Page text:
When I lived in Washington DC, I had the privilege to see the great Qawwali master Nusrat Fateh Ali Khan in concert.  Qawwali is a style of inspired Sufi mystical chant combined with call-and-response singing with a backup ensemble.  Listening for hours as his incantations built from quiet mutterings accompanied by harmonium and slow paced drums to a crescendo of shouts and wails of devotion at the culmination of his songs was very transporting in spite of my dissimilar cultural upbringing and language.  What surprised me, beyond the amazing performance of course, was that as the concert progressed people in the audience would get up, dance and then hurl money at the stage.  "This is supposed to be a devotional setting isn't it?  Hurling cash at the musicians seems so profane," I thought.  But apparently this is something that one does at concerts in Pakistan.  The relinquishing of cash is devotional, like Thai Buddhists offering gold leaf by pressing it into the statues of their teachers and monks.  Money is a form of communication of the ineffable appreciation we feel toward those of greatness in the moment of connection or the moment of realization of our indebtedness.  Buying is a different form of expression that is personal but not expressive.  When we buy, it is disconnected from artistry of the moment.  No lesser appreciation for sure.  It's different because it isn't social signaling, it's coveting.  When in concerts or in real-time scenarios we transmit our bounty upon another, it is an act of making sacrifice and conferring benefit.  The underlying meaning of it may be akin to "I hope you succeed!" or, "I relinquish my having so that you might have."  I'm glossing over the cultural complexity of the gesture surely.  Japanese verbs have subtle ways to distinguish the transfer/receipt of benefit according to seniority, societal position and degree of humility: Giving upward "ageru/agemasu", giving downward "kudasai/kudasaru", giving laterally "kureru/morau"  The psychological subtlety of the transfer of boons between individuals is scripted deeply within us, all the more accentuating how a plastic card or a piece of paper barely captures the breadth of expression we caring animals have.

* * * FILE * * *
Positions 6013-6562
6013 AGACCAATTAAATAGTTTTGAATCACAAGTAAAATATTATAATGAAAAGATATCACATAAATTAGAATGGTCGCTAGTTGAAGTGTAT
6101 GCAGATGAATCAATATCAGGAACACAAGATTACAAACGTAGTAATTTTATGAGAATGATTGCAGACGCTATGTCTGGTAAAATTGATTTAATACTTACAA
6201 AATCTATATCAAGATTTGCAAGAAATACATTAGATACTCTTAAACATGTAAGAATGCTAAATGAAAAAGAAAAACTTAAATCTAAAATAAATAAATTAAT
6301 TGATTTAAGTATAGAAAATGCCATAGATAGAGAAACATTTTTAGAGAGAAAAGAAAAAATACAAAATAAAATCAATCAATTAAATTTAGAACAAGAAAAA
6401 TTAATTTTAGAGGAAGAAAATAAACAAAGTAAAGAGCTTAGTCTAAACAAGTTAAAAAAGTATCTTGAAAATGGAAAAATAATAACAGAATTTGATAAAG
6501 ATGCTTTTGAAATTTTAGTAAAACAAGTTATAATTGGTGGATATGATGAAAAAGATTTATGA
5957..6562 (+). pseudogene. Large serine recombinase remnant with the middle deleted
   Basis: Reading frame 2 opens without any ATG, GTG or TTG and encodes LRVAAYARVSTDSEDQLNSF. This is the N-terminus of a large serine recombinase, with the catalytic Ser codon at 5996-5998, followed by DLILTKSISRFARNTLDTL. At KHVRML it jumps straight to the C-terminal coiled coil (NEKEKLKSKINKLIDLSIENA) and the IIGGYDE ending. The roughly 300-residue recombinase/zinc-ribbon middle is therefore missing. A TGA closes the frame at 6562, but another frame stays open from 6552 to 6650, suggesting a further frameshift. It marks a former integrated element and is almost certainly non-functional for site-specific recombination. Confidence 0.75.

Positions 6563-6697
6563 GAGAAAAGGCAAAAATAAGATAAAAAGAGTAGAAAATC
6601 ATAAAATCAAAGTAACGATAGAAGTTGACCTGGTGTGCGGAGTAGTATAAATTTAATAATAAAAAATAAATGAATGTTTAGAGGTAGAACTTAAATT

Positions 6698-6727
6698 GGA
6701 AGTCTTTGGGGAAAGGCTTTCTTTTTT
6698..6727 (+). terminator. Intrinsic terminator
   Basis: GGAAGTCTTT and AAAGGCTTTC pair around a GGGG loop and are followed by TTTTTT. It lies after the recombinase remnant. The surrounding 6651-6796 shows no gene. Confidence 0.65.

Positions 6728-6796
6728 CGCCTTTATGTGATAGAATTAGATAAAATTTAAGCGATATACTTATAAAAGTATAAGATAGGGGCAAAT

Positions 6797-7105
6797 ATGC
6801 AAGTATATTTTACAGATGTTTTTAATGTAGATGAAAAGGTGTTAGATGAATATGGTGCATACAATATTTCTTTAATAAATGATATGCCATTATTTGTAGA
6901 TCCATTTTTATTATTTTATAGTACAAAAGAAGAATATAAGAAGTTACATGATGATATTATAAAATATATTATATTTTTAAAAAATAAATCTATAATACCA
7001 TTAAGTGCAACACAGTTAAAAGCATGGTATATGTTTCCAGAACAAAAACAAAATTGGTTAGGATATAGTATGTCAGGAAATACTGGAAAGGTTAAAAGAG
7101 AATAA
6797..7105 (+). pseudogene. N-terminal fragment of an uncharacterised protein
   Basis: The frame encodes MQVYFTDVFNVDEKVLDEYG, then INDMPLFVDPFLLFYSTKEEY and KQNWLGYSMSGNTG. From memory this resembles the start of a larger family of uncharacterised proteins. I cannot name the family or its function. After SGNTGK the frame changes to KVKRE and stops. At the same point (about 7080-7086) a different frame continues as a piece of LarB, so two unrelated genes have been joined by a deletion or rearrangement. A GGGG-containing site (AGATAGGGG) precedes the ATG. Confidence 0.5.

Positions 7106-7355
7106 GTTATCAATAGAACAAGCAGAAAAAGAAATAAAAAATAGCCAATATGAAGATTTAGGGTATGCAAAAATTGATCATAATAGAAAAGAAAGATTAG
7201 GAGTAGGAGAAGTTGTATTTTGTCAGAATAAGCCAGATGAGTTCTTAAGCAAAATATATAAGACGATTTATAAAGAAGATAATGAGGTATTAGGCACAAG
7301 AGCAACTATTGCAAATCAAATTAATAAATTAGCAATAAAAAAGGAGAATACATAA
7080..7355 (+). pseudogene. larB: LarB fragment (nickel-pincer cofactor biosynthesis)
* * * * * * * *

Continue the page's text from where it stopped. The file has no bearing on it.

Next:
The web of yesteryear has done a really good job of covering the coveting use case.  Well done web! Now, what do we build for an encore?  How can we emulate the other expressions of human intent that coveting and credit cards don't cover?

In the panic surrounding the current Covid pandemic, I felt a sense of being disconnected from the community I usually am rooted in.  I sought information about those affected internationally in the countries I've visited and lived in, where my friends and favorite artists live.  I sought out charitable organizations positioned there and gave them money, as it was the least I felt I could do to reach those impacted by the crisis remote from me.  Locally, my network banded together to find ways that we could mobilize to help those affected in our community.  We found that using the metaphor of "gift cards" (a paper coupon) could be used to foist cash quickly into the coffers of local businesses so they could meet short-term spending needs to keep their employees paid and their businesses operational even while their shops were forced into closure in the interest of posterity.   I found the process very slow and cumbersome as I had to write checks, give out credit cards (to places I never would typically share sensitive financial data) find email addresses for people to transmit PayPal to, and in come cases I had to resort to paper cash for those whom the web could not reach.